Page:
You may be wondering what the difference is between Genetic Carrier Screening and Non-Invasive Prenatal Testing (NIPT). These are two different genetic tests that have different purposes and screen for different things.

RGS vs. NIPT – What’s the difference?

It is important to understand the purpose of Reproductive Genetic Carrier Screening (RGS) and Non-Invasive Prenatal Testing (NIPT) and what this means for you. NIPT screens a developing pregnancy for extra or missing chromosomes using a maternal blood sample. Maternal and fetal DNA is screened for common chromosome conditions. In contrast, carrier screening screens healthy adults for inherited genetic conditions that have little or no impact on their own health but may increase the chance of having a child with an inherited genetic condition.

Reproductive Genetic Screening (RGS)

Carrier screening is ideally performed prior to conception, or during early pregnancy. This determines the likelihood that you are a carrier of specific genetic conditions that could be passed on to your child.

It is important to know that we are all carriers of 2-3 recessive genetic conditions. Most people are unaware that they carry these conditions. Most carriers have no family history of the conditions they carry. For this reason, all couples or individuals should consider carrier screening as a child can have a genetic condition regardless of their parent’s family history, ethnicity or age. Having carrier screening early on gives you time to consider your reproductive options if you have been identified as a carrier.

Our carrier screening test screens for over 400 inherited genetic conditions. Australian guidelines state that this test should be offered to everyone planning a pregnancy or in early pregnancy, irrespective of age, family history, or ethnicity.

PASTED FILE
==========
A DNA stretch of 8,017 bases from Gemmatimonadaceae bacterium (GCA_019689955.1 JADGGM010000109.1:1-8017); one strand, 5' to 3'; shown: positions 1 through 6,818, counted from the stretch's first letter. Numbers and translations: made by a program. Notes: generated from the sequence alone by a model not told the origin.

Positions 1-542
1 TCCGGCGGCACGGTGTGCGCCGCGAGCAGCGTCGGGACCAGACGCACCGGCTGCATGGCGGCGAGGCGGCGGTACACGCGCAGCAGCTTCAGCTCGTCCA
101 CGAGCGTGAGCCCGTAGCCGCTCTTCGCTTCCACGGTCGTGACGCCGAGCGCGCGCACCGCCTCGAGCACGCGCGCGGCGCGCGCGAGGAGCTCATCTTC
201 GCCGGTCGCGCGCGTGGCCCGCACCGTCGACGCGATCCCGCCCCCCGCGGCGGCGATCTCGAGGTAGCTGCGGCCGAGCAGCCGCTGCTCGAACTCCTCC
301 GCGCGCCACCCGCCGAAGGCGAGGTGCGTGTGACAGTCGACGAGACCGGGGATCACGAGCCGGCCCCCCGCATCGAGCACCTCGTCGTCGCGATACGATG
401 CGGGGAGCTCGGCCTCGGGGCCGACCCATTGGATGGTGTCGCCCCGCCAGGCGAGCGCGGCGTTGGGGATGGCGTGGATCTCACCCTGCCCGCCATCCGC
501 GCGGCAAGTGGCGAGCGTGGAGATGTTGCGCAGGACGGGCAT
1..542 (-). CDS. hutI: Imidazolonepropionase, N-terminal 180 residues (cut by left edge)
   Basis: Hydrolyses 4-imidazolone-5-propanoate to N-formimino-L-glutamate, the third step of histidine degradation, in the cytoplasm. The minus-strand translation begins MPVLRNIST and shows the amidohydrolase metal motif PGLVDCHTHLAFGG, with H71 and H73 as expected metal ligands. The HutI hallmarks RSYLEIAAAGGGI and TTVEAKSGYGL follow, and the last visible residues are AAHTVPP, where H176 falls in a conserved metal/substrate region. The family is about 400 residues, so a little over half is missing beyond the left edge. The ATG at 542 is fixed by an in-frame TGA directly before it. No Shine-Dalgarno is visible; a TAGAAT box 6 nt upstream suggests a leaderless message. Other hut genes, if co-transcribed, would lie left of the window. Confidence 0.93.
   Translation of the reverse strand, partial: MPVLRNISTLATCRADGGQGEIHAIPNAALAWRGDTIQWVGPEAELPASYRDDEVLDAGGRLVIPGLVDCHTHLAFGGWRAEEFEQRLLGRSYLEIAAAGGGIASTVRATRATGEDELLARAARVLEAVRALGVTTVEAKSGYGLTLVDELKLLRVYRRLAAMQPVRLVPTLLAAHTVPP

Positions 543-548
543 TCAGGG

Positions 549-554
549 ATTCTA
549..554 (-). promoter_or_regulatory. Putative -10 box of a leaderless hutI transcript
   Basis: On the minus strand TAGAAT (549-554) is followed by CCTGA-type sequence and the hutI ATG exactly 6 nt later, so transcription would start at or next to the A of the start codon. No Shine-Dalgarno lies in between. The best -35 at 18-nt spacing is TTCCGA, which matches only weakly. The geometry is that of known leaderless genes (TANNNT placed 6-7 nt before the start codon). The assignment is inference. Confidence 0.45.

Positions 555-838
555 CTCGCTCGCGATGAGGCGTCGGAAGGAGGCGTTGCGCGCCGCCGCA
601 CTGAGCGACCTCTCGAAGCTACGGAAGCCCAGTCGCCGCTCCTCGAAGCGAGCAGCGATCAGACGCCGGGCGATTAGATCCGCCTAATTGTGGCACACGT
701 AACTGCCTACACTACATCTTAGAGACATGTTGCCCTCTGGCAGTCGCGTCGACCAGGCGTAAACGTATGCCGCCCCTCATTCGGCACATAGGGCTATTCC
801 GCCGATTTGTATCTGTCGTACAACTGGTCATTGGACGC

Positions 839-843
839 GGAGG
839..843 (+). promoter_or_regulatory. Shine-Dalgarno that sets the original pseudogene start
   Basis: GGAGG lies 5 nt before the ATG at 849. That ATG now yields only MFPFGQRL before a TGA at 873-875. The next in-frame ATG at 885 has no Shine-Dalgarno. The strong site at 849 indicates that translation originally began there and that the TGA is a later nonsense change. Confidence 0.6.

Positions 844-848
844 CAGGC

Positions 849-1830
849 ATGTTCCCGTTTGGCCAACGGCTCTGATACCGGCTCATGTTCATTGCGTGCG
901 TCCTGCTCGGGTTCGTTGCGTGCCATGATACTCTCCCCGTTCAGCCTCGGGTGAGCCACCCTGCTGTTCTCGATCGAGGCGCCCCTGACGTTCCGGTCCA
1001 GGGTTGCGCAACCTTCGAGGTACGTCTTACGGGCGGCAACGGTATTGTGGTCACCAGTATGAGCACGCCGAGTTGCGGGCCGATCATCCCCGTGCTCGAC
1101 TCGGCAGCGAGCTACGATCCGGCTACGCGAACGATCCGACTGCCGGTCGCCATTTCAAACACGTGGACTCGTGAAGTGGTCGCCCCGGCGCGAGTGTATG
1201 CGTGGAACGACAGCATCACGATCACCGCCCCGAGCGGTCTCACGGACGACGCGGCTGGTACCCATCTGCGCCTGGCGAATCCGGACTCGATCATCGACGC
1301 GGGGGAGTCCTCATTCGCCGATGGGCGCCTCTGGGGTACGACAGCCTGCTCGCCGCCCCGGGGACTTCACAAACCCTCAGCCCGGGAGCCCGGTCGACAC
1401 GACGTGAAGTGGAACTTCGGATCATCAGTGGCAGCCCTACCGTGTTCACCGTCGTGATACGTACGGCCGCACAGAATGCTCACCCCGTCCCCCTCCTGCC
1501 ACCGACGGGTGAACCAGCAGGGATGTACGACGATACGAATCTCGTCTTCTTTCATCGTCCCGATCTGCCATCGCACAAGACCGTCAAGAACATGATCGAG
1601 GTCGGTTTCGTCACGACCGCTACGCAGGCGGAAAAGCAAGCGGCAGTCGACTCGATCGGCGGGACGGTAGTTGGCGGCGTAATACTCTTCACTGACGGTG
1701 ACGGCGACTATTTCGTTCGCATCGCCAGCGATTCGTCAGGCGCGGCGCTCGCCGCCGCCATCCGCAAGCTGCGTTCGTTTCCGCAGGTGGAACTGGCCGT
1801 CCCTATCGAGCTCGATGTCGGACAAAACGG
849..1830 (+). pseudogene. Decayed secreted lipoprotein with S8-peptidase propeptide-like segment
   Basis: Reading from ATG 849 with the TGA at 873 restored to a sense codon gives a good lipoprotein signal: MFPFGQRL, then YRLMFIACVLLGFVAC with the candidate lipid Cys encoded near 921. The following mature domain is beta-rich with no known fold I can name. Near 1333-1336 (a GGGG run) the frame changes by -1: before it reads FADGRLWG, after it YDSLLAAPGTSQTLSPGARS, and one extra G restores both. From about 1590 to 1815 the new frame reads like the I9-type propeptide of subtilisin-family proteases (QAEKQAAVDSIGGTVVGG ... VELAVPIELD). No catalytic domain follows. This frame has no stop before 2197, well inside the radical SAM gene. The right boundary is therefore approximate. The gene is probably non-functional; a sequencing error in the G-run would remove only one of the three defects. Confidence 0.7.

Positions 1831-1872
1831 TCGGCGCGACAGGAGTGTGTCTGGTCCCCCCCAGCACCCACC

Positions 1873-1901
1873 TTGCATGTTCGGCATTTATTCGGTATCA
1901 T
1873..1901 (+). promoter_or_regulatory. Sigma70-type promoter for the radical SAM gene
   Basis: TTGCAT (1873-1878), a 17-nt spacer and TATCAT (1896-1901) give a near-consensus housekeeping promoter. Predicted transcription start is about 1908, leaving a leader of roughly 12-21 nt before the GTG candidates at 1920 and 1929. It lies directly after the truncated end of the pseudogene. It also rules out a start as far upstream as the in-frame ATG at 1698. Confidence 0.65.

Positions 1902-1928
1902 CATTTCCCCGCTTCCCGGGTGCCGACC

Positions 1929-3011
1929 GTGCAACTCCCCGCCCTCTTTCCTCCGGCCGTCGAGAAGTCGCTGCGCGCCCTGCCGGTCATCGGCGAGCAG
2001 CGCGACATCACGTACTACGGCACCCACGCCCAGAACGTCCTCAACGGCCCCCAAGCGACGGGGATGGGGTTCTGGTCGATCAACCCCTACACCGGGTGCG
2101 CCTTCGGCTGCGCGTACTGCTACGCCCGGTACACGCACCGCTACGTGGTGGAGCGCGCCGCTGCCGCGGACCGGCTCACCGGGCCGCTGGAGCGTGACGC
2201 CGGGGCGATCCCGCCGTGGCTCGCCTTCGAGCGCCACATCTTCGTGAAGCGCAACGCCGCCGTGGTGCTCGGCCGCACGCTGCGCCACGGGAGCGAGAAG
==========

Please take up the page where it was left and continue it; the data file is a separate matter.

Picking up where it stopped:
Non Invasive Prenatal Testing (NIPT)

NIPT screens for the most common chromosome conditions in pregnancy including Down syndrome (trisomy 21), Edward syndrome (trisomy 18), Patau syndrome (trisomy 13) and sex chromosome aneuploidies – Monosomy X (Turner Syndrome), Triple X syndrome (XXX), Klinefelter syndrome (XXY) or Jacob syndrome (XYY).

NIPT requires a maternal blood sample from 10 weeks’ gestation which will provide information about whether there is a low or increased chance of the current pregnancy being affected with a chromosome condition. These conditions are most often caused by a sporadic event at the time of conception and are not usually inherited.

The below table compares the two tests in further detail:


Genetic Carrier Screening NIPT
Screening Test Screens egg and sperm contributors for inherited single gene conditions that can significantly affect the health of future children. Screening for common chromosome conditions in pregnancy.
Family History Although these conditions are inherited, there is usually no known family history of the condition. These chromosome conditions are not inherited and caused spontaneously.
Timing Prior to conception (ideally) or in the first trimester of pregnancy. Screening is performed early in pregnancy from 10 weeks.


Still have questions?

If you still have questions about the difference between RGS and NIPT, please get in touch with one of our Genetic Counsellors by calling 1300 557 226.

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